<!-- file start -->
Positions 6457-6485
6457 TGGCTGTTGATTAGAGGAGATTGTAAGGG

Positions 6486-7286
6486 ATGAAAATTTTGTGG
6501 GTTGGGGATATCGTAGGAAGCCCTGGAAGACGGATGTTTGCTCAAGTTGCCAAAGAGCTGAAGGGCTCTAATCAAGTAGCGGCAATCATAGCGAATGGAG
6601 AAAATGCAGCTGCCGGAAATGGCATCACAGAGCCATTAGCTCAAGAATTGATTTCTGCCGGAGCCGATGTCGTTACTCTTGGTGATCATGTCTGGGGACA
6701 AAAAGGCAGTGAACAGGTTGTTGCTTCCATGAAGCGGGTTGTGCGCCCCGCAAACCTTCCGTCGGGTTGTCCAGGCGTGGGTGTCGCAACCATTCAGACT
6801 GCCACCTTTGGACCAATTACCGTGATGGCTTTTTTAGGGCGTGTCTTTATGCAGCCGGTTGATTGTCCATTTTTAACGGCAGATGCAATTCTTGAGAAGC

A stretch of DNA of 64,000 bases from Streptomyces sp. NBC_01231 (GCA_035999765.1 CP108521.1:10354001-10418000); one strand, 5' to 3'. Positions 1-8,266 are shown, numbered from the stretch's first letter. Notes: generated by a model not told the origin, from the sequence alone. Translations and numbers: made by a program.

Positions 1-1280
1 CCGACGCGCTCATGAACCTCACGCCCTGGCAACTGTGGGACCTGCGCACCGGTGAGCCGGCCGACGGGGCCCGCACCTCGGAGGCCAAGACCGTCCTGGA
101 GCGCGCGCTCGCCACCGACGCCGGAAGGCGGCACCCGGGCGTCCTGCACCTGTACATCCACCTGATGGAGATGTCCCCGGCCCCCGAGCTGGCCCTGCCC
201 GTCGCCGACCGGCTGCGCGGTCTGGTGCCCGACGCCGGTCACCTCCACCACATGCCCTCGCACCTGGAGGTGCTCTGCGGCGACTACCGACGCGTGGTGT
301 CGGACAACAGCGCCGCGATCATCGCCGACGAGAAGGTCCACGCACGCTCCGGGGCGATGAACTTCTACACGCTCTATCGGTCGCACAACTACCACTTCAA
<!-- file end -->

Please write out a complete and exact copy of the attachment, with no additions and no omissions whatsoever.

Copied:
Positions 6457-6485
6457 TGGCTGTTGATTAGAGGAGATTGTAAGGG

Positions 6486-7286
6486 ATGAAAATTTTGTGG
6501 GTTGGGGATATCGTAGGAAGCCCTGGAAGACGGATGTTTGCTCAAGTTGCCAAAGAGCTGAAGGGCTCTAATCAAGTAGCGGCAATCATAGCGAATGGAG
6601 AAAATGCAGCTGCCGGAAATGGCATCACAGAGCCATTAGCTCAAGAATTGATTTCTGCCGGAGCCGATGTCGTTACTCTTGGTGATCATGTCTGGGGACA
6701 AAAAGGCAGTGAACAGGTTGTTGCTTCCATGAAGCGGGTTGTGCGCCCCGCAAACCTTCCGTCGGGTTGTCCAGGCGTGGGTGTCGCAACCATTCAGACT
6801 GCCACCTTTGGACCAATTACCGTGATGGCTTTTTTAGGGCGTGTCTTTATGCAGCCGGTTGATTGTCCATTTTTAACGGCAGATGCAATTCTTGAGAAGC

A stretch of DNA of 64,000 bases from Streptomyces sp. NBC_01231 (GCA_035999765.1 CP108521.1:10354001-10418000); one strand, 5' to 3'. Positions 1-8,266 are shown, numbered from the stretch's first letter. Notes: generated by a model not told the origin, from the sequence alone. Translations and numbers: made by a program.

Positions 1-1280
1 CCGACGCGCTCATGAACCTCACGCCCTGGCAACTGTGGGACCTGCGCACCGGTGAGCCGGCCGACGGGGCCCGCACCTCGGAGGCCAAGACCGTCCTGGA
101 GCGCGCGCTCGCCACCGACGCCGGAAGGCGGCACCCGGGCGTCCTGCACCTGTACATCCACCTGATGGAGATGTCCCCGGCCCCCGAGCTGGCCCTGCCC
201 GTCGCCGACCGGCTGCGCGGTCTGGTGCCCGACGCCGGTCACCTCCACCACATGCCCTCGCACCTGGAGGTGCTCTGCGGCGACTACCGACGCGTGGTGT
301 CGGACAACAGCGCCGCGATCATCGCCGACGAGAAGGTCCACGCACGCTCCGGGGCGATGAACTTCTACACGCTCTATCGGTCGCACAACTACCACTTCAA